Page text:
Online gambling company Stakers revealed that it has surrendered its operating licence in the UK and has stopped offering its services in the jurisdiction. The operator made the decision to surrender the legal permit after in April a First Tier Tribunal dismissed Stakers’ appeal against the suspension of its licence.
Last March, the UK Gambling Commission (UKGC) started a review into the business of the gambling company under the provisions of Section 116 of the UK Gambling Act 2005 that provides the regulator with the opportunity to check whether a licensed operator meets certain criteria or not. As the industry watchdog explained at the time, Stakers’ operating licence was suspended by the UKGC during the company’s review under Sections 116 and 118 because of several compliance failures.
The regulator, however, did not specify what the failures were. The UKGC cited Section 116(2)(a) of the Gambling Act 2005, which allows it to make such a review if it has reason to believe that some of the activities offered by the company were not in line with the condition of the operating licence it held.
Subsequently, the gambling regulator informed Stakers that it should advise its customers to stop placing bets through its gambling platform. The company was also told it should encourage players to withdraw the funds they had in their accounts.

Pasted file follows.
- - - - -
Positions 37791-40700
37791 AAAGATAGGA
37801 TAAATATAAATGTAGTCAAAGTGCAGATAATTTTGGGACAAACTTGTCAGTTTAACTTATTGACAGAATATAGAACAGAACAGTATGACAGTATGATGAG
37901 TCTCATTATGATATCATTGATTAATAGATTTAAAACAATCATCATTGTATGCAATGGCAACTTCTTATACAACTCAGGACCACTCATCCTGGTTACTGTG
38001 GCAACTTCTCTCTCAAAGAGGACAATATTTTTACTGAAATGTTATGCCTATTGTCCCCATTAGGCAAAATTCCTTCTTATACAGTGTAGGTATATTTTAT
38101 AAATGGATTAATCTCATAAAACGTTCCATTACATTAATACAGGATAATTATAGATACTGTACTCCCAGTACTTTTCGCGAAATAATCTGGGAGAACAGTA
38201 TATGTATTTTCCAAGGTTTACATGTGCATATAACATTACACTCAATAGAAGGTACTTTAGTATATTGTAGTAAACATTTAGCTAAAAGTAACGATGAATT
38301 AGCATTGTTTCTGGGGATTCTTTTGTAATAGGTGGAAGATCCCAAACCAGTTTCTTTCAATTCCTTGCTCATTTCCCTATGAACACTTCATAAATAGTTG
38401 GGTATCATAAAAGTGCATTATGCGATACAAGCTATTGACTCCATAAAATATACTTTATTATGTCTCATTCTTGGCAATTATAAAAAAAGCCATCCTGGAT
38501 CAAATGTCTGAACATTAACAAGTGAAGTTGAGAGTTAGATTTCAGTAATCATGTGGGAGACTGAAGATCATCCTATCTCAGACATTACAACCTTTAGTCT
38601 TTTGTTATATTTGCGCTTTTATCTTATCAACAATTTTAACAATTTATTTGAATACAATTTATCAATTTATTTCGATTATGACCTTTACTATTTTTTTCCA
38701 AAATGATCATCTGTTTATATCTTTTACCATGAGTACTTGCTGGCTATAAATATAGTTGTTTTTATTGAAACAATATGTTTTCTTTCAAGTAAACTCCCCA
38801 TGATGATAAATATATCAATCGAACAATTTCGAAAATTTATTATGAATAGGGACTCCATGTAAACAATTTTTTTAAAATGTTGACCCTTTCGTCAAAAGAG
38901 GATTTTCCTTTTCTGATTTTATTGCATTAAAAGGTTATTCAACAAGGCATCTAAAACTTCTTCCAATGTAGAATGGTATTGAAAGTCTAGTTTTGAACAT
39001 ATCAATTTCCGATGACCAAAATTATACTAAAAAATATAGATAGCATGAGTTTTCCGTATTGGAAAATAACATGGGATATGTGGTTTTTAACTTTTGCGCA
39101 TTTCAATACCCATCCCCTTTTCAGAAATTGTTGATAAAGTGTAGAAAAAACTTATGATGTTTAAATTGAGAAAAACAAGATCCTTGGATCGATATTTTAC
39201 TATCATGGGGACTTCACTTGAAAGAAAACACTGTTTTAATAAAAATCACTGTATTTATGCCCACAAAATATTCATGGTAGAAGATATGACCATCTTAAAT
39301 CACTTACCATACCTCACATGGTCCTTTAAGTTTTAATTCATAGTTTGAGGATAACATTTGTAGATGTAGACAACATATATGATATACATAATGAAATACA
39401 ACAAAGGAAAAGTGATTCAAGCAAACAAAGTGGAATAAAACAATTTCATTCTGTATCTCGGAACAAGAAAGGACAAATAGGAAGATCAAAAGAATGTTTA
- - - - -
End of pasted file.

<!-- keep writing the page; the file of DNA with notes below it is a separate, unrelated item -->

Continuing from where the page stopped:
Stakers Preferred to Stop Operating in the Country Rather Than Pay Financial Penalty
Richard Williams, one of the solicitors working for the legal representatives of Stakers, issued a statement to officially confirm that the gambling company made an early decision to cease operation in the UK rather than pay a monetary penalty for the found failures.
In his statement, Mr Williams revealed that the First Tier Tribunal rejected the original application of the gambling firm to pause the licence suspension. Because of that, the company’s business was effectively non-existent by the time Stakers’ appeal was heard.
The gambling business’ appeal covered several regulatory issues, such as whether the company could be forced to take part in compliance assessments carried out via Skype, and whether the ones participating in these assessments should be cautioned under the Police and Criminal Evidence Act (PACE) before the recorded compliance assessments.
As revealed by the solicitor, it took the Tribunal twelve months from the initial licence suspension and six months from the final hearing to officially announce its decision on the case. The judge ruled that the assessments held over Skype were lawful when it came to the production of documents and records, but still, gambling companies were not required by law to display live operational environments to the regulator this way. They were also not obliged to provide test accounts.
Mr Williams further noted that gambling companies whose operating licences had been suspended should be well aware of the fact that appealing such a decision to the First Tier Tribunal might not be a good option for them when they disagree with the UKGC about the alleged regulatory failures in case they want to have their business running.